Medical food

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Novartis Fibersource HN medical food deployed on an IV pole

Medical foods are foods that are specially formulated and intended for the dietary management of a disease that has distinctive nutritional needs that cannot be met by normal diet alone. In the United States they were defined in the Food and Drug Administration's 1988 Orphan Drug Act Amendments[1] and are subject to the general food and safety labeling requirements of the Federal Food, Drug, and Cosmetic Act. In Europe the European Food Safety Authority established definitions for "foods for special medical purposes" (FSMPs) in 2015.[2]

Definition[edit]

Medical foods, called "food for special medical purposes" in Europe,[3] are distinct from the broader category of foods for special dietary use, from traditional foods that bear a health claim, and from dietary supplements. In order to be considered a medical food the product must, at a minimum:[4][5]

  • be a food for oral ingestion or tube feeding (nasogastric tube)
  • be labeled for the dietary management of a specific medical disorder, disease or condition for which there are distinctive nutritional requirements, and
  • be intended to be used under medical supervision.

Medical foods can be classified into the following categories:

  • Nutritionally complete formulas
  • Nutritionally incomplete formulas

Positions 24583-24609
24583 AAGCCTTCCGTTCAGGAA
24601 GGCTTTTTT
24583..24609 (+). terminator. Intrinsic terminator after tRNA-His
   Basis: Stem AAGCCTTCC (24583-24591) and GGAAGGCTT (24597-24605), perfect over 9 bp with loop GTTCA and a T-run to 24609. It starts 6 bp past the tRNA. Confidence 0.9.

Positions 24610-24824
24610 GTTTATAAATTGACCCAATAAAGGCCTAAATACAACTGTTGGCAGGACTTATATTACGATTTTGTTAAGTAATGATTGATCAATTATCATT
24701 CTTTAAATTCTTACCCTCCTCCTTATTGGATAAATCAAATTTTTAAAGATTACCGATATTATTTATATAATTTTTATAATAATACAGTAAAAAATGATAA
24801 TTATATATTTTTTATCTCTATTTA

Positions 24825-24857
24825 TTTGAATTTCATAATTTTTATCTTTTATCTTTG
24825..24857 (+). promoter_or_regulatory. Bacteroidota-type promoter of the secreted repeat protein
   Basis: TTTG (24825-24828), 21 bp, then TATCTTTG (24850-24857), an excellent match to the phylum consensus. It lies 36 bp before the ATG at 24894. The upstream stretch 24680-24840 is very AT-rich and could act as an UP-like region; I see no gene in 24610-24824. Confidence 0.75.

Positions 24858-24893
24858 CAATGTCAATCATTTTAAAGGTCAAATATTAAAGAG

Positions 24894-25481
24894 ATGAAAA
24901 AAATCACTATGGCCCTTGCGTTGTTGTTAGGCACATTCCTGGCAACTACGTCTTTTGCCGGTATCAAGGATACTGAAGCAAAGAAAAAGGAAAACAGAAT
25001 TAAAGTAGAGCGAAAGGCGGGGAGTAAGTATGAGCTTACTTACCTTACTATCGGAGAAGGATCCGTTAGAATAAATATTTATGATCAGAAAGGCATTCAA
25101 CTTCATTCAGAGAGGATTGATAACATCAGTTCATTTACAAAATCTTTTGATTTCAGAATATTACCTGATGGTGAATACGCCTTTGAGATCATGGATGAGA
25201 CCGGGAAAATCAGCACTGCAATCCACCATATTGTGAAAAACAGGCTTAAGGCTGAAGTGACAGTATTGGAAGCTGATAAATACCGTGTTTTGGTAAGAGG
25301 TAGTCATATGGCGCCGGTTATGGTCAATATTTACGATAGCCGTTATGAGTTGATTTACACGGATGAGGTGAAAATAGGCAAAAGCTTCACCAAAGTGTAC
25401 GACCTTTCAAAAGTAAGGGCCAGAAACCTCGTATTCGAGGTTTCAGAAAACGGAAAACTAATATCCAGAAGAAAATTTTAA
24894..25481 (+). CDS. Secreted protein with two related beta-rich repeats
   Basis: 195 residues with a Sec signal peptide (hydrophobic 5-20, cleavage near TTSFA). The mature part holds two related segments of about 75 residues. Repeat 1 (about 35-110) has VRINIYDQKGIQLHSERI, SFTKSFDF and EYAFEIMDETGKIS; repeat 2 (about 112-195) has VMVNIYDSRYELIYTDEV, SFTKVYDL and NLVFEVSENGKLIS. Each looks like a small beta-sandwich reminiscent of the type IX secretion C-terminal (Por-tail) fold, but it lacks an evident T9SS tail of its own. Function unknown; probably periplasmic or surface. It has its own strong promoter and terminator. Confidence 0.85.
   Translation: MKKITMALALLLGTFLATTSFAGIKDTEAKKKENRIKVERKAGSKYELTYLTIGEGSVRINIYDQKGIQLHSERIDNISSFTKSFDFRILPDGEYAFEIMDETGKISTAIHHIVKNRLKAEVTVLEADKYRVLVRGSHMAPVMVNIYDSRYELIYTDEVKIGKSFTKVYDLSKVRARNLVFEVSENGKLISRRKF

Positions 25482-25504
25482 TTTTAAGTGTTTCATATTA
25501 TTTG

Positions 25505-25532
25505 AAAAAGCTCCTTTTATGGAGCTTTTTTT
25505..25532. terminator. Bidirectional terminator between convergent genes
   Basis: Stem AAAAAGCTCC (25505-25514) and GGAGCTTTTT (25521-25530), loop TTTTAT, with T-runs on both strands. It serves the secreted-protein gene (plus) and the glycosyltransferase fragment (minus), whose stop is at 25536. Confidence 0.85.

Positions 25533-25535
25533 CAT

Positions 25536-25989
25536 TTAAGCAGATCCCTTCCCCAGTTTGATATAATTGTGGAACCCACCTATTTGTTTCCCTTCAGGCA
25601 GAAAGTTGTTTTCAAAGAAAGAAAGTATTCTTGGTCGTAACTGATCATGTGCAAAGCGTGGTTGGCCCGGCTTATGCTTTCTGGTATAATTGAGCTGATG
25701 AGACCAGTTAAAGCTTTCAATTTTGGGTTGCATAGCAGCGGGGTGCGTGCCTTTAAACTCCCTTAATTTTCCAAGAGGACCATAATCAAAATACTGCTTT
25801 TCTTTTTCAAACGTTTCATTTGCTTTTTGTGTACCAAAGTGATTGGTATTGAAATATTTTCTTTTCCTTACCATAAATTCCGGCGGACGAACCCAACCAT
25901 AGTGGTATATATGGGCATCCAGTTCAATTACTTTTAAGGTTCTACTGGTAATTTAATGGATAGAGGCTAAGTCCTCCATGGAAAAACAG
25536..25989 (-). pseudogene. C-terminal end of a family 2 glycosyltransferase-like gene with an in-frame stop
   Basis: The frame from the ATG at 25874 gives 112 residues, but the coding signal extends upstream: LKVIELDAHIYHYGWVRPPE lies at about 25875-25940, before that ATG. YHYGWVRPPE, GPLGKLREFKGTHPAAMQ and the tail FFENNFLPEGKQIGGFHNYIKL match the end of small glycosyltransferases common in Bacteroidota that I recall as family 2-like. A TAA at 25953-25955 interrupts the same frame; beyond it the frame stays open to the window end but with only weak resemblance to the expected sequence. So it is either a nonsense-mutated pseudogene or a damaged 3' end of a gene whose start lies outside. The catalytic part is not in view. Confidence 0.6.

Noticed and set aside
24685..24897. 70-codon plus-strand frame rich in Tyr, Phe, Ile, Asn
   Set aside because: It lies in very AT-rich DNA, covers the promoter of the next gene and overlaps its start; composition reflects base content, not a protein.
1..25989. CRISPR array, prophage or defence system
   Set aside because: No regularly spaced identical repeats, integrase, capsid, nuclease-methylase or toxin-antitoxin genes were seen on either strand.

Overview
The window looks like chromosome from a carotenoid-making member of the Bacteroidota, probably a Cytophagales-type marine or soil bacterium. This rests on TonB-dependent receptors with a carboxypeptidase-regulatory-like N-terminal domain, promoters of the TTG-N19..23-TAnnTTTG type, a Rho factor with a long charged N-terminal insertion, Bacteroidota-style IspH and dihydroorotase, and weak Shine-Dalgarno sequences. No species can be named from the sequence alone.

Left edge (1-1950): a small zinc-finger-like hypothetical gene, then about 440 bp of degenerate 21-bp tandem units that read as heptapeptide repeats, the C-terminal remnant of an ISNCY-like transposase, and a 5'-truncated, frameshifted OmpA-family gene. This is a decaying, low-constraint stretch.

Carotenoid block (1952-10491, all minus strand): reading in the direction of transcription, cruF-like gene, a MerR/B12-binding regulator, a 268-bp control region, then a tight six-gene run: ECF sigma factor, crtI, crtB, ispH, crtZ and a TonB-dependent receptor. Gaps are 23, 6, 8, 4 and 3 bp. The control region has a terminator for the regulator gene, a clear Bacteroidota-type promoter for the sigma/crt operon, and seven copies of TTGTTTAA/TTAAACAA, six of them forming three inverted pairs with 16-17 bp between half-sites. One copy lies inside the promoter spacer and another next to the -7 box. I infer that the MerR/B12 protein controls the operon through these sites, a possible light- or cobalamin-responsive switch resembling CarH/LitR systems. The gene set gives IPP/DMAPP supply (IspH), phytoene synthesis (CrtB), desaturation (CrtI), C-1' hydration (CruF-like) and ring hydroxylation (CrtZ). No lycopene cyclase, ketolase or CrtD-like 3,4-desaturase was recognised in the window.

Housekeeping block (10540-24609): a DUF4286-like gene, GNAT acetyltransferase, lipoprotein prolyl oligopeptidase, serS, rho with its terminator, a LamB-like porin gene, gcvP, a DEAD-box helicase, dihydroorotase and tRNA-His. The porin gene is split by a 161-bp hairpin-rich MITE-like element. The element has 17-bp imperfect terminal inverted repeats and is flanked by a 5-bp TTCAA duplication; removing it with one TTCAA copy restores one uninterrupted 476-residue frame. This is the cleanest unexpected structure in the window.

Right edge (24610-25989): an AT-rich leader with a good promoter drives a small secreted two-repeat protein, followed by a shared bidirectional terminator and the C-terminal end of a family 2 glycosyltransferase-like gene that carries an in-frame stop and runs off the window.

• Formulas for metabolic disorders
  • Oral rehydration products

Regulation[edit]

Medical foods are regulated by the US Food and Drug Administration under the Food Drug and Cosmetic Act regulations. 21 CFR 101.9(j) (8).[1]

The term medical food, as defined in section 5(b) of the Orphan Drug Act (21 U.S.C. 360ee (b) (3)) is "a food which is formulated to be consumed or administered enterally under the supervision of a physician and which is intended for the specific dietary management of a disease or condition for which distinctive nutritional requirements, based on recognized scientific principles, are established by medical evaluation."[6]

Medical foods are not required to undergo premarket review or approval by FDA. Additionally, they are exempted from the labeling requirements for health claims and nutrient content claims under the Nutrition Labeling and Education Act of 1990. In 2016 the FDA published an update: Guidance for Industry: Frequently Asked Questions About Medical Foods; Second Edition. Definitions and labeling requirements are included.[7]

See also[edit]

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